Are you looking for Musical Games and Activities for your classroom? You’ve come to the right place! NAfME Members shared some fantastic exercises they use in their classrooms – and now you can too! Check out some of their great recommendations below, and be sure to share yours in the comment section at the bottom!
You can also find Lesson Plan Tips, Teaching Ideas, and resources that incorporate the new National Music Standards under the ‘My Classroom’ section on the NAfME Website!
Bucket Band is an easy and inexpensive way to help teach rhythm – great activity for middle school kids!
Spin and notate activity!
Musical chairs writing! When the music stops pick up writing where the last person left off – writing can include note values, rhythm exercises, song lyrics to help the memorize a piece – you choose!
Scavenger hunt for an ice breaker!
Building chords with legos!
Get to know your students ice breaker – and helps students get to know one another!
What note am I? An Ice Breaker Music Game!
All the students in Grades 6-8 are split up into one of three houses (sort of like in Harry Potter – which the kids love to reference). It builds community as students from other grades and classes work together to earn points and rewards.
Split students up into Music Teams.
Create six Music Teams named for the periods of music history: Renaissance, Baroque, Classical, Romantic, 20th Century, and Post Modern.
Each team has a Team Leader. The leader gets to sit in a special chair and is the person I can call on to pass out their team’s notebooks, rhythm instruments, or to get their materials basket. The Team Leader chair rotates every two weeks. Make it random so that the students won’t be able to predict who the Team Leader will be.
At this station students work together to read simple melodies on the treble clef staff and play them together using Boomwhackers.
Even the big kids like to color! At this station they are using a color by note worksheet. You can find free printable versions of the worksheets here
iPad Station-Flashnote Derby
At this station, students used the Flashnote Derby app to test their knowledge of the treble clef lines and spaces. This fast paced review really helps see who knows their notes!
At this station students sit on a large tablecloth and match fish to fishbowls. Each fishbowl has a treble clef staff with 3-8 notes on it. By identifying th e letter names of each, students discover that it spells a word. Then they find the matching fish which had a word on it.
Spell a Story
At this station, students work on a pitch identification worksheet. As they identify the pitch names of the notes they complete a story.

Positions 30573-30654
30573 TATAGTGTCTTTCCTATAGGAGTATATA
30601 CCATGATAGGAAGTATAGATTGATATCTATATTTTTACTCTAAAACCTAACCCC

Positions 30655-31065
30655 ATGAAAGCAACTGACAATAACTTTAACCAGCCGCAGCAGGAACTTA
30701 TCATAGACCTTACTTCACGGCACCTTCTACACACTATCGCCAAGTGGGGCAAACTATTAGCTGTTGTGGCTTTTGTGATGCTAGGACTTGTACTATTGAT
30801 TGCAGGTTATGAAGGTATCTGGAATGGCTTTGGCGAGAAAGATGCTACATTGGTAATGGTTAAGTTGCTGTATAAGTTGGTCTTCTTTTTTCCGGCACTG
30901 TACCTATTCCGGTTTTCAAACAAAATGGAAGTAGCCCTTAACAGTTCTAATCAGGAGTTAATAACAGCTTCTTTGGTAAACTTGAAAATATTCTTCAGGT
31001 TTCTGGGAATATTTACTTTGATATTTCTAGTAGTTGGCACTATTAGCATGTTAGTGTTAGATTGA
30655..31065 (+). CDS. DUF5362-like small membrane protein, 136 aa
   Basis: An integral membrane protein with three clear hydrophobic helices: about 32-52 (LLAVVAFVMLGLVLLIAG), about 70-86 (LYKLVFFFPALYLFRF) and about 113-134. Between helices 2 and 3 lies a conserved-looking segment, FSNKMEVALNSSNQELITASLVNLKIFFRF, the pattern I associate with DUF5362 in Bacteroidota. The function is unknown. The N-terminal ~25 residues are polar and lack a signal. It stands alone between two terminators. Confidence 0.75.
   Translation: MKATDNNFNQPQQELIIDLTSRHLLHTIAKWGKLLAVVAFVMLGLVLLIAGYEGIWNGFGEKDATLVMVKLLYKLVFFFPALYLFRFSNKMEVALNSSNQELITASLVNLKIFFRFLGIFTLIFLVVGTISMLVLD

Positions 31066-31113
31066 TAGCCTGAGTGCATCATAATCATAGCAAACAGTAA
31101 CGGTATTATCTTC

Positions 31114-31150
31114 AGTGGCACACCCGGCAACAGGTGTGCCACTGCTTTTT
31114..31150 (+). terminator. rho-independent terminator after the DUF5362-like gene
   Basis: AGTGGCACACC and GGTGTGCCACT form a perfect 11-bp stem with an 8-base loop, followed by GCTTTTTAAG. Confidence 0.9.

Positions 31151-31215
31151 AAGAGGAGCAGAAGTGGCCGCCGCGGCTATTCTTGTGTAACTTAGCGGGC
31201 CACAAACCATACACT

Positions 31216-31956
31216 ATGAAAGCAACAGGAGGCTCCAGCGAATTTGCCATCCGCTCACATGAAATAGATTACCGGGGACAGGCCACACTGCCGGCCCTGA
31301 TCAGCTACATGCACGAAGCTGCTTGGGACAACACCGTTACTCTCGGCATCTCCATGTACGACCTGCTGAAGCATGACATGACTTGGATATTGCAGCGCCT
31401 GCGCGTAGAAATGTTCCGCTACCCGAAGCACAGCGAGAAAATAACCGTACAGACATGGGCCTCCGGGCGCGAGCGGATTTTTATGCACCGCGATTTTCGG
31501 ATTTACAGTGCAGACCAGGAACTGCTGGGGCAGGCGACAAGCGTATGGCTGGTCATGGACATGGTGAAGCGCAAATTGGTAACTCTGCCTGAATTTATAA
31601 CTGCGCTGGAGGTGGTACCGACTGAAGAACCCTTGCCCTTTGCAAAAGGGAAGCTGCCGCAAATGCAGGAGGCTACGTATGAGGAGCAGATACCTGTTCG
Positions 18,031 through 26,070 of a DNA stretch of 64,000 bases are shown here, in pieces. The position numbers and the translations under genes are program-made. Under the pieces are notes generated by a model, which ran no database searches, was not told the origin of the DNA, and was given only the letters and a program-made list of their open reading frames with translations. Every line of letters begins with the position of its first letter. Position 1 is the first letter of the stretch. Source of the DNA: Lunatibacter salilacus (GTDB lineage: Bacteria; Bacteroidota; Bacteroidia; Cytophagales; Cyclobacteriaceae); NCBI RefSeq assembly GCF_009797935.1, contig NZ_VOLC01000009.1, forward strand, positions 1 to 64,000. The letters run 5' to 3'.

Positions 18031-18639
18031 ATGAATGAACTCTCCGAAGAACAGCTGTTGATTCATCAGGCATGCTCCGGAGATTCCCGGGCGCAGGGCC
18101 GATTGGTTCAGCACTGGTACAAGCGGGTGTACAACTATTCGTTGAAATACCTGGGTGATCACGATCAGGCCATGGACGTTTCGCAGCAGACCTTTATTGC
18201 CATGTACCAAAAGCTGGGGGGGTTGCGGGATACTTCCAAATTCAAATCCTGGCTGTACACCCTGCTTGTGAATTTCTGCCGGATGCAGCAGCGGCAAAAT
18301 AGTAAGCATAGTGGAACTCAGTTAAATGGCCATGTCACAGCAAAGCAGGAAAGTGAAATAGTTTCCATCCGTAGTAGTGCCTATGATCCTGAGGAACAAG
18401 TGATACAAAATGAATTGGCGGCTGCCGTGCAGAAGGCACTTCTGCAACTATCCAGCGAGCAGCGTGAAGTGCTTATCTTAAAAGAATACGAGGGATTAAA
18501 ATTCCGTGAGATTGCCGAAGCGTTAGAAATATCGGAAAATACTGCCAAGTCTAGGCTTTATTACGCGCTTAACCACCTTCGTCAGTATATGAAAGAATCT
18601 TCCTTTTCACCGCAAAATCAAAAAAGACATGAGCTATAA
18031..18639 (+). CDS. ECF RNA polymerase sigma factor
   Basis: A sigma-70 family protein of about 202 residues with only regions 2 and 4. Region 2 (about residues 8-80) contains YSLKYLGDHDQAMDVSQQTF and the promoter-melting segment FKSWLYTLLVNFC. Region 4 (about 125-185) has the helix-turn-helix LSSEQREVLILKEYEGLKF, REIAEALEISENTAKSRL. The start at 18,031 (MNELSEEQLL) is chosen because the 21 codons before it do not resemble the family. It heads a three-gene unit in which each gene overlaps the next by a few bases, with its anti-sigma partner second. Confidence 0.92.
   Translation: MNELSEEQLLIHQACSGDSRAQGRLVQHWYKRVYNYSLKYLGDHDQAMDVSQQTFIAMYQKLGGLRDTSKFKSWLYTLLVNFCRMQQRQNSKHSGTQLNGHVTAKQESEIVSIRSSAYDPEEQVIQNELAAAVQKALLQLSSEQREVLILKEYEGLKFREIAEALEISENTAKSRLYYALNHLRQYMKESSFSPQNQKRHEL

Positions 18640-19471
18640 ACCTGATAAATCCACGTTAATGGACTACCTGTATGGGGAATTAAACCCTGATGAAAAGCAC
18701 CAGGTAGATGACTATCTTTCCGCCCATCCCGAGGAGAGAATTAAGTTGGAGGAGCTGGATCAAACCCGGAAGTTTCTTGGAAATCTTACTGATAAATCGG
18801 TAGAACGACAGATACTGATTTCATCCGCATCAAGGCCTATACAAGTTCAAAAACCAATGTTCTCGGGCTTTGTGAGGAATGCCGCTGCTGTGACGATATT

Treble Twist Up
Everyone likes Twister, right? This game is a great deal like Twister. You can create a staff with a plain shower curtain and electrical tape, or with masking tape on carpet too. Students use a spinner and follow the directions “Right Hand E!” “Left foot B!” for a fun and physical way to review pitch names.
Teachers: You can download the template to make your own Treble Twist Up spinner here.
Many of our NAfME Members also shared their Back to School Classroom photos with us! From decorating their doors and bulletin boards, to organizing their risers and boom whackers, we received some great ideas! Check out all of the wonderful music classroom ideas, and share your own, on our ‘Classroom Ideas’ board on our NAfME Pinterest Page: http://www.pinterest.com/nafme/
Kristen Rencher, Social Media and Online Community Engagement Coordinator. © National Association for Music Education (NAfME.org)
At some point, band directors are asked to embrace a curriculum mandate that is not easily implemented within the teaching style of a band class. When faced with these situations, my personal philosophy is to try to find a way to integrate the mandate in a manner that is relevant to band class, engaging to students and legitimately enhances the music education of the students. Several years ago each department was asked to create at least one research-based writing content area writing assignment per course per semester. It was to be graded using a content area writing rubric provided by the school administration.
After a great deal of discussion, the music department created a Program Notes Project for each semester. Over the years, it evolved into a writing project that was valuable, engaging and enjoyable for many of the students. Even though writing projects are no longer required, the music department continues to use it because we value the connections that students make between music, reflection and research.
The primary objective of the Program Notes Project is for the students to research and write detailed program notes that contain personal reflection. The categories were developed with the assistance of colleagues in the English department and the librarian. More points are given for the categories of Analysis/Musical Description and Reflection because those are the categories that the department decided were most important.
The specific categories and point values of the project are as follows:
- Structure (10 points) – Type a minimum of three and a maximum of five high quality paragraphs.
- Grammar (10 points) – Correct grammar and spelling, appropriate vocabulary and advanced sentence structures are expected. Program notes will be assessed using the content area-writing rubric.